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2008 Hale Aina Awards

What are the best restaurants in Hawaii? We asked a huge panel of experts—our readers.

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Photo by Monte Costa

 
Can you imagine a celebration without food?
  It's a vital part of any gathering.  The annual HONOLULU Magazine Hale Aina Awards are given out in this same spirit: relishing the fresh ingredients available in the Islands, rejoicing over the skilled chefs, the polished service, the world-class wines, and most of all, toasting to the pleasure of spending time with loved ones. 

Since 1984, our Hale Aina Awards have been voted on by our subscribers. This year, you chose winners in 28 categories, such as Restaurant of the Year, Best Brunch and Best Ambience. What follows is a little pupu sampler of the winners; for our complete listing, click here. For those of you who filled out a survey, thank you for your time and opinions. For those of you who just love to eat, well, read on. We think you'll find the results of the Hale Aina Awards quite tasty.



 DUO


Photo courtesy of Duo

Best New Neighbor Island Restaurant, Gold

Part of a $55 million renovation of the Four Seasons Resort on Maui, Duo was created in an area that had formerly been the Pacific Grill. The name Duo refers to steak and seafood, explains Mark Simon, director of marketing for the resort, and is also a coy nod to the fact that it also serves breakfast. Our Hale Aina voters have embraced the new emphasis on high-end steak, naming Duo Best New Neighbor Island Restaurant, gold.

Executive chef Roger Stettler says he tries to "cook understandable food. Not too many flavors, and fresh, local ingredients. We've been using a lot of organic products, mostly grown on the Big Island." The beef, such as an organic New York steak, is imported. True beef aficionados will order the Japanese Kobe, so rich that it's served in four- and six-ounce portions. If you're feeling decadent—and who isn't, when you're at a Four Seasons?—you can add lobster tail, blue crab lump meat or scallops to your entrée.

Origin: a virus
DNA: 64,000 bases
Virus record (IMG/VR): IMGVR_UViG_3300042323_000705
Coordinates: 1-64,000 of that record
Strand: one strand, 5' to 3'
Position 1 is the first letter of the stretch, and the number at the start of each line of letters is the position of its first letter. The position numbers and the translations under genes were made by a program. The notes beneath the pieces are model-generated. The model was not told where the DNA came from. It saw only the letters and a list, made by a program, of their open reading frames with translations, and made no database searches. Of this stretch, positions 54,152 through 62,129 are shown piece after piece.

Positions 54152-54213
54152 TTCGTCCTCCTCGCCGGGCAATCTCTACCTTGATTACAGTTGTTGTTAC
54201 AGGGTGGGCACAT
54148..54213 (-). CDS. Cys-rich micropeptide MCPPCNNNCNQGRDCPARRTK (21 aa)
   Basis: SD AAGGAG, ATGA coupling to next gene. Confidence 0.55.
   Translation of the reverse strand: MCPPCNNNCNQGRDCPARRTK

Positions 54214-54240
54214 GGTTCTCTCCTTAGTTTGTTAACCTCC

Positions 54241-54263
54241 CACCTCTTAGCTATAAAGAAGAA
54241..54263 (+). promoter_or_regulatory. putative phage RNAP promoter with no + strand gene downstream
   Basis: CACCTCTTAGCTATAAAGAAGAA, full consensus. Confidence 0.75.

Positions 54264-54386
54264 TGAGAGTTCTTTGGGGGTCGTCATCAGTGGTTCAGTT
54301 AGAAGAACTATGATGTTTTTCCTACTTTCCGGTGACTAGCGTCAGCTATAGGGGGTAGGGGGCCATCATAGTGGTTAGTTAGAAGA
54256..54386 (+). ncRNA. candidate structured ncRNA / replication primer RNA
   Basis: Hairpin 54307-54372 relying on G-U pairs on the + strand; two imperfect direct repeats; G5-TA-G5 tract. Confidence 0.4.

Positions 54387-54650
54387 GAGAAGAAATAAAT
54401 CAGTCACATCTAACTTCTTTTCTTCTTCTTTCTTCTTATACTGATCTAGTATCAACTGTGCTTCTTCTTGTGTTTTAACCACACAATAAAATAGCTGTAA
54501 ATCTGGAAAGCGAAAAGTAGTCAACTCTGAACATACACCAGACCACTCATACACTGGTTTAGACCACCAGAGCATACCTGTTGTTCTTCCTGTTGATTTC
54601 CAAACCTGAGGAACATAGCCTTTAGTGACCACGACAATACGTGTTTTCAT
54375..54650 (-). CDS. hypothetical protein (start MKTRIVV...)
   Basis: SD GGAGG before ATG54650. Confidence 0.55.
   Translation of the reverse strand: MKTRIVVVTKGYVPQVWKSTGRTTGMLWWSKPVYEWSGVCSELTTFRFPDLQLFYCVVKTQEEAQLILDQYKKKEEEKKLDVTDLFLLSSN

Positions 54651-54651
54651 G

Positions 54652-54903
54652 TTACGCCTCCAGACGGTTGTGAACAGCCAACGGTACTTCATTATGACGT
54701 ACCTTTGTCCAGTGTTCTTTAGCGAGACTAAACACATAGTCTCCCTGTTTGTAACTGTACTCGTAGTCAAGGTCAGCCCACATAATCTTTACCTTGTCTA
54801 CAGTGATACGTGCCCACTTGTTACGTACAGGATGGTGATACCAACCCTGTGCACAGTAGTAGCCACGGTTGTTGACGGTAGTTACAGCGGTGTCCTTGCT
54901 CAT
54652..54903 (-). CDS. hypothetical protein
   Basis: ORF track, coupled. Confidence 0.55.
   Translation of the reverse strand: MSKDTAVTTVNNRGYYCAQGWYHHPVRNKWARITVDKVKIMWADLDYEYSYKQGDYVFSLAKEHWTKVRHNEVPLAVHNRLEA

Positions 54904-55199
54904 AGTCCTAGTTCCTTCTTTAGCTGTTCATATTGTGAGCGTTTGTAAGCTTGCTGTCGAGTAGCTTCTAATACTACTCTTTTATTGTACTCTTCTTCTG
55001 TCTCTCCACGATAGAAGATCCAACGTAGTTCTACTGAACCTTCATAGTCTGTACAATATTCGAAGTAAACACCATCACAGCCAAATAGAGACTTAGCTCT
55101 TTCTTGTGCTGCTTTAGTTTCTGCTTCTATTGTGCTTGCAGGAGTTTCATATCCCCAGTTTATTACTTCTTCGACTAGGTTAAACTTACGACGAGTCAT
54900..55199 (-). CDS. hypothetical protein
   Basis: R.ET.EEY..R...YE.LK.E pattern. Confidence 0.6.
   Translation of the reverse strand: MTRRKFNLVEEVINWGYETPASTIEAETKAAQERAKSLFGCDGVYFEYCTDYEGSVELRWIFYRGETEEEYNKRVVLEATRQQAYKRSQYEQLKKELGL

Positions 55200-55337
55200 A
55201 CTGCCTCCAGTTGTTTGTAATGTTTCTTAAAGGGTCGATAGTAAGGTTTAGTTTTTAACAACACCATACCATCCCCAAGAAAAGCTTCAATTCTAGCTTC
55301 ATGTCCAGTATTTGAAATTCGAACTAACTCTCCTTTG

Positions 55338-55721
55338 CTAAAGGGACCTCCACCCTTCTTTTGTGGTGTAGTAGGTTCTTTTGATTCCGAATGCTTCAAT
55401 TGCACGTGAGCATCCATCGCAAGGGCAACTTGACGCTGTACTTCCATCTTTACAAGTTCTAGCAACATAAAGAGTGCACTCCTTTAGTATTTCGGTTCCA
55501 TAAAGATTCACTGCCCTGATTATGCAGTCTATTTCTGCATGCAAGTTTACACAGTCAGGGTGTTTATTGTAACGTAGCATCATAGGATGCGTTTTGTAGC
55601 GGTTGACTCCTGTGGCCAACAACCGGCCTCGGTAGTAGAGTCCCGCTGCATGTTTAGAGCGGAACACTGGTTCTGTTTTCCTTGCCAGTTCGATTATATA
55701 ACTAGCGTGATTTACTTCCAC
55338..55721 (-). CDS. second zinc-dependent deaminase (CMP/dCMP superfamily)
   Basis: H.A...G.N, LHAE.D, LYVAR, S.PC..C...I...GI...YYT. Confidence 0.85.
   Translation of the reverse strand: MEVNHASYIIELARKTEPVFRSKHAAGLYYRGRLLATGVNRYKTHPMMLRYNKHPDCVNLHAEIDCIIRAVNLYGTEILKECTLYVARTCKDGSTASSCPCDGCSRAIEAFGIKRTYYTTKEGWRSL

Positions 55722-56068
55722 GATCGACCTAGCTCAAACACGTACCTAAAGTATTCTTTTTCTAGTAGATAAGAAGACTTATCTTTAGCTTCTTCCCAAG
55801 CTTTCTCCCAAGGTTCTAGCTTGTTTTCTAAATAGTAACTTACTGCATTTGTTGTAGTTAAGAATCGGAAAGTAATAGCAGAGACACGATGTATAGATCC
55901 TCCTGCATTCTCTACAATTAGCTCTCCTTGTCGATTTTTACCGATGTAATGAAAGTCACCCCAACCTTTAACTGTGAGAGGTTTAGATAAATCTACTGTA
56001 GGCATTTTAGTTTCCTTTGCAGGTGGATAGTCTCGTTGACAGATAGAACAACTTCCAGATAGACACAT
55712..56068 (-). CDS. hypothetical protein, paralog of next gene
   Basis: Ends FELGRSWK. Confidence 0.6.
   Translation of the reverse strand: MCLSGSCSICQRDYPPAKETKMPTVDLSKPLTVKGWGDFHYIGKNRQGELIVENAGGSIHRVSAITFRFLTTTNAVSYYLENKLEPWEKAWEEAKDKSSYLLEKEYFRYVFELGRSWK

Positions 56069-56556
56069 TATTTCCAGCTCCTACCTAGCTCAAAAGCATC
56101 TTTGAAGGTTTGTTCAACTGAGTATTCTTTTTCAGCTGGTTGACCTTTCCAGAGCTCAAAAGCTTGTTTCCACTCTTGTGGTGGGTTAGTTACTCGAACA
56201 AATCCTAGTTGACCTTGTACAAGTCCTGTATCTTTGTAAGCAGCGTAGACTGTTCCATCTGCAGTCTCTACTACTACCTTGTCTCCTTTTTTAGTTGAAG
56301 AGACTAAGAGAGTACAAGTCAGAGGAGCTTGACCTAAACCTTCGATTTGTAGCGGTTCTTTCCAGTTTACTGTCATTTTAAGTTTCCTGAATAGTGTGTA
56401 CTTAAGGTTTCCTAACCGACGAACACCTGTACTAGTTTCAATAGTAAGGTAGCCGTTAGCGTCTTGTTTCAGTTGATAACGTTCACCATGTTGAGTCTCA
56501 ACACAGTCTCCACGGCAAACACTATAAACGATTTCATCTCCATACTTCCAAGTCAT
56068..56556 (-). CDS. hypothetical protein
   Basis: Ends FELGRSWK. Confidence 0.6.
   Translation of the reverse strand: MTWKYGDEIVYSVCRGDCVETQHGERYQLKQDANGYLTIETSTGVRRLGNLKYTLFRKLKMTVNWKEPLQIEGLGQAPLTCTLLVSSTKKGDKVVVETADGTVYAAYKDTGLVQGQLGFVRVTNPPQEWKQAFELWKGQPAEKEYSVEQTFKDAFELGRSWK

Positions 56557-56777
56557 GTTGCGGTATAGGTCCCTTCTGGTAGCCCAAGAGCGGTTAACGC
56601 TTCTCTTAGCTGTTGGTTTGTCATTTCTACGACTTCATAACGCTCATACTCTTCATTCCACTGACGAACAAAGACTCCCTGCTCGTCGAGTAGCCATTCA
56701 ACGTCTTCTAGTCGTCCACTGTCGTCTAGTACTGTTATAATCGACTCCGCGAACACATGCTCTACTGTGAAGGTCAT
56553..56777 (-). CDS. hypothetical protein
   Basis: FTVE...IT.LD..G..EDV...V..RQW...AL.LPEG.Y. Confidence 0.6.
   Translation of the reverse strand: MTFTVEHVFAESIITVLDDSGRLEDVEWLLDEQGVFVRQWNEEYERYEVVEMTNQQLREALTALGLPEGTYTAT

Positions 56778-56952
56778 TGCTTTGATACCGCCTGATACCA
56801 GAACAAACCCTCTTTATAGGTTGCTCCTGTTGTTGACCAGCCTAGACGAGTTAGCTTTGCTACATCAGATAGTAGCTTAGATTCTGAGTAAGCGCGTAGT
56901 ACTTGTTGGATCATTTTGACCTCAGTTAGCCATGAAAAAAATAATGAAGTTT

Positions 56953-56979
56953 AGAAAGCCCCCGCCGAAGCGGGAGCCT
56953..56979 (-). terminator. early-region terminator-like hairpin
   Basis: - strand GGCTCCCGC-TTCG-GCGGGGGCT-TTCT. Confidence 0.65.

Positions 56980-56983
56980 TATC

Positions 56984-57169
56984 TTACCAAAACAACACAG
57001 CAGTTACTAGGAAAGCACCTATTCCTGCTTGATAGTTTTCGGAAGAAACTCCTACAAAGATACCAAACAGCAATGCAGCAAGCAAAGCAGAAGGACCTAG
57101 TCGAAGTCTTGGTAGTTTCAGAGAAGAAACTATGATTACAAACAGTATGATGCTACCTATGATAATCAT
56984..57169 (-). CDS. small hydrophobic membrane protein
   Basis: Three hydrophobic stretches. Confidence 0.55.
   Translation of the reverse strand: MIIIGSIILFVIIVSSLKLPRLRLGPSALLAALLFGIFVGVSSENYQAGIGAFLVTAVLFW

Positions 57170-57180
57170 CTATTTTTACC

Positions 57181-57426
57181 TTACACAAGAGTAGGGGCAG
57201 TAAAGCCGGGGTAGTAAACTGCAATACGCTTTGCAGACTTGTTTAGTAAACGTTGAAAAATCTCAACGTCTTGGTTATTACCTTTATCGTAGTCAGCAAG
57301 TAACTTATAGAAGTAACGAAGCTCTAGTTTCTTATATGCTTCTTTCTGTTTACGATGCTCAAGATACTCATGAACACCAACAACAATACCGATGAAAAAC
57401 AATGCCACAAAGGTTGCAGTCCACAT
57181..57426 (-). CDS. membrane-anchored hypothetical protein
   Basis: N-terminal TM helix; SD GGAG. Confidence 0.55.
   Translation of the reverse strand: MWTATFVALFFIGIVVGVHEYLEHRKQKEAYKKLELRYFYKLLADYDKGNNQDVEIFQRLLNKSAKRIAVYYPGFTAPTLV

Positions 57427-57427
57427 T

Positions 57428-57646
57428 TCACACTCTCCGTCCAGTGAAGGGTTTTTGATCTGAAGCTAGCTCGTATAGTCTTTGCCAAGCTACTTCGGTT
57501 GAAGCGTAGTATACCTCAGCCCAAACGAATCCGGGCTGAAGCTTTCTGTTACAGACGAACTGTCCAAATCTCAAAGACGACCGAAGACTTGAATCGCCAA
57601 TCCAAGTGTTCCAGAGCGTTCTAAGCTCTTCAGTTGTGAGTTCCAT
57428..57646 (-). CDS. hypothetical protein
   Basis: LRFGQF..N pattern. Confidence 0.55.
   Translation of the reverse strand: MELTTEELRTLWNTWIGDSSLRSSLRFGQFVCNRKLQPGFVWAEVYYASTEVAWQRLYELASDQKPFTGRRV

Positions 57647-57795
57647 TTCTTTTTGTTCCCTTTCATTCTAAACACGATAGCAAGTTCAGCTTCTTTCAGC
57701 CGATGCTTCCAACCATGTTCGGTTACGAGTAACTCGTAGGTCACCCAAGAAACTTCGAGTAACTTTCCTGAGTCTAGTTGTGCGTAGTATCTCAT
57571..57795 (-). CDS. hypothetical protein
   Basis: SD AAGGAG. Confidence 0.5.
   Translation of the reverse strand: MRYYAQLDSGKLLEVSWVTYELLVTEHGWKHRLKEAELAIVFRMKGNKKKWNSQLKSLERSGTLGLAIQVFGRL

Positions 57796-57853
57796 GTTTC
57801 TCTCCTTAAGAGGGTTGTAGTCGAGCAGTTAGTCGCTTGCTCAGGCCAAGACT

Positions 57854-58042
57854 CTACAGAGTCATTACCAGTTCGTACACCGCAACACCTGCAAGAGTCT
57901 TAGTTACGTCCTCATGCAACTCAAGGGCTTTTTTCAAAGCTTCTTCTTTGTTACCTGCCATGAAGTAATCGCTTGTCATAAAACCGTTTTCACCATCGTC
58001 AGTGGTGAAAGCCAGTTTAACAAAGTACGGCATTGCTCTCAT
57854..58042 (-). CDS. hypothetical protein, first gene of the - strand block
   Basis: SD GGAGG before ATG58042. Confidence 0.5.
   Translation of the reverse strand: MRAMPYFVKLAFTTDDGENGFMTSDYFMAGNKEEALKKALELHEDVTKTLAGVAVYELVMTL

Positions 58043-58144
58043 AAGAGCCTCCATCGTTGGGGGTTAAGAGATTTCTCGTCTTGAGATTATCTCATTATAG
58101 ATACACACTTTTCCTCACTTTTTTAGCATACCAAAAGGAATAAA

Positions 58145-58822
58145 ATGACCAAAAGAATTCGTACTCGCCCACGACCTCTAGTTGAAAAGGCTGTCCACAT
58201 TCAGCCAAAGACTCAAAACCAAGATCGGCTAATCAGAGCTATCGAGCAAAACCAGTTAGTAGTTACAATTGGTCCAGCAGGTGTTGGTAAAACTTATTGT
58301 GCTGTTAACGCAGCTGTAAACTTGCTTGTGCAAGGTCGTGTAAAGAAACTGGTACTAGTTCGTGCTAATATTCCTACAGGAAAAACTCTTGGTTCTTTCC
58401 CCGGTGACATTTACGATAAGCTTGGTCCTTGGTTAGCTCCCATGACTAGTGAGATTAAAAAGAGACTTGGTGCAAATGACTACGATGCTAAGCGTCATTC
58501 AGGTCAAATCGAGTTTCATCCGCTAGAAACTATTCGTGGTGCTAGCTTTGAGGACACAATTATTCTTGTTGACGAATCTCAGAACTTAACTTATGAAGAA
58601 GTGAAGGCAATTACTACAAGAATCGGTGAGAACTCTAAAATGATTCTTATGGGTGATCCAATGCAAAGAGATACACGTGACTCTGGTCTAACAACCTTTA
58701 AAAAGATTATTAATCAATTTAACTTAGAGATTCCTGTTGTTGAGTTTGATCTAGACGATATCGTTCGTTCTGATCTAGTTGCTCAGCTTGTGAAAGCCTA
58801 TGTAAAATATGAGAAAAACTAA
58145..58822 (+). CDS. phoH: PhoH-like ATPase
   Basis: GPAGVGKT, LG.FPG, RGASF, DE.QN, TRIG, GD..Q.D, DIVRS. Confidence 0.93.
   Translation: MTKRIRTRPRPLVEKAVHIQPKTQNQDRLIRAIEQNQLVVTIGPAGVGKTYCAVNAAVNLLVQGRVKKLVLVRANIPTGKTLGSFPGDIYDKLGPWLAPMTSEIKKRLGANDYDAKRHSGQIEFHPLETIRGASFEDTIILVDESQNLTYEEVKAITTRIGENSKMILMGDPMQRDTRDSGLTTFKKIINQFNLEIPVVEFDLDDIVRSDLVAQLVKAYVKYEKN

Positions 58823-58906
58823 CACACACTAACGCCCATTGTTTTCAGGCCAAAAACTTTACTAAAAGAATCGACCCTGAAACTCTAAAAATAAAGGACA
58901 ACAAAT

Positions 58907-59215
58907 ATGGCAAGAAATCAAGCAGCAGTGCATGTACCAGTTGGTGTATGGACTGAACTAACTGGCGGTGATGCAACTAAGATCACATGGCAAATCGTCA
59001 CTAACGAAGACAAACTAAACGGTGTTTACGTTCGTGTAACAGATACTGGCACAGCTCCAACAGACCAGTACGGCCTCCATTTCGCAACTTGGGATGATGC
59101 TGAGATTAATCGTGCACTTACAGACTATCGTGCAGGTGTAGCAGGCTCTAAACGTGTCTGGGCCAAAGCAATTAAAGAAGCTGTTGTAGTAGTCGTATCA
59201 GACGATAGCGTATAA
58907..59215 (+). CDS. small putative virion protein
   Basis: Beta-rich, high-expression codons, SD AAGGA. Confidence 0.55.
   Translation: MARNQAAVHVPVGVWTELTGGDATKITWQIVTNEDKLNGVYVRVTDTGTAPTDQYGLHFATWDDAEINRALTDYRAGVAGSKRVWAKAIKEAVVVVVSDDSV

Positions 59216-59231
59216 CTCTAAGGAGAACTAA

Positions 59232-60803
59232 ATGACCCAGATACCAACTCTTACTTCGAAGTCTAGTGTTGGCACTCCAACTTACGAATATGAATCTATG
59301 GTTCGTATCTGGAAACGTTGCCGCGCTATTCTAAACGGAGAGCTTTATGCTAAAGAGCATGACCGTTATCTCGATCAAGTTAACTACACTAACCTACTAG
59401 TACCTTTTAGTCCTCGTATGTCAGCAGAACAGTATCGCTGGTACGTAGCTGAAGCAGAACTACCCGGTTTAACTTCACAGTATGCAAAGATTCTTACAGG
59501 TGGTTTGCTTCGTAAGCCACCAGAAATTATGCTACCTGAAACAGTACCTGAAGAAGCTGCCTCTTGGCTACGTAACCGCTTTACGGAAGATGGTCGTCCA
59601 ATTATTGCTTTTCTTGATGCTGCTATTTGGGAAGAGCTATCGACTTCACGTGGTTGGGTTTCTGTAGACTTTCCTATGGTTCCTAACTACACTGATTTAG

Photo courtesy of Duo

as apple compote, Eggs Benedict with crab meat and a thickly sliced bacon that has its own following. "We have people come in saying they have been thinking about this bacon for six months," says Simon.
 
Another perk: A "very high-end wines by the glass program," says Simon. "We're addressing the trend of trying a glass of a great wine, or two different glasses, without having to order a whole bottle." Including the offerings at Spago and Ferraro's, you'll be able to find about 100 premium wines available by the glass throughout the resort.


 PHUKET THAI

Best Thai Restaurant, Gold
Best Restaurant for Spicy Food, Gold

If you've had to wait in line at Phuket Thai, you'll be happy to hear that a third location opened in December, on the corner of Kamakee and Queen streets. Owners Naret and Sheryl Sihavong started their McCully restaurant 10 years ago, then added one in Mililani. The newest location will also be Phuket Thai's largest, reports general manager Edwin Ohta, with an outdoor seating area  and a total capacity of 150 people, about double that of the McCully branch. The menu will be similar to the other locations, but because there is more storage space, the chefs will be able to offer more specials. Ohta also notes that a full bar is planned, with a liquor license expected by late January.

 

photo by RAE HUO

The snapper is a spicy specialty at Phuket Thai.
The restaurant also placed first as Best Restaurant for Spicy Food, gold. "We're very honored to win Hale Aina Awards,"  says Sheryl Sihavong. She says that the restaurants' signature dishes include a Thai snapper in spicy lemongrass sauce, and  Thai crispy chicken.
 
"We have different levels of spiciness, from no spice at all, to Thai hot, to even hotter than Thai hot," says Sihavong. "You would not believe how many chili peppers some people want in their papaya salad." She says that if the food turns out to be too spicy, "we can remake the dish and tone it down a notch." Still, be careful when asking for more heat. "Our medium is pretty hot," says Sihavong. It's an addictive pursuit. "Once you start eating a dish hot, you really can't go back to mild."
 




 
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,January

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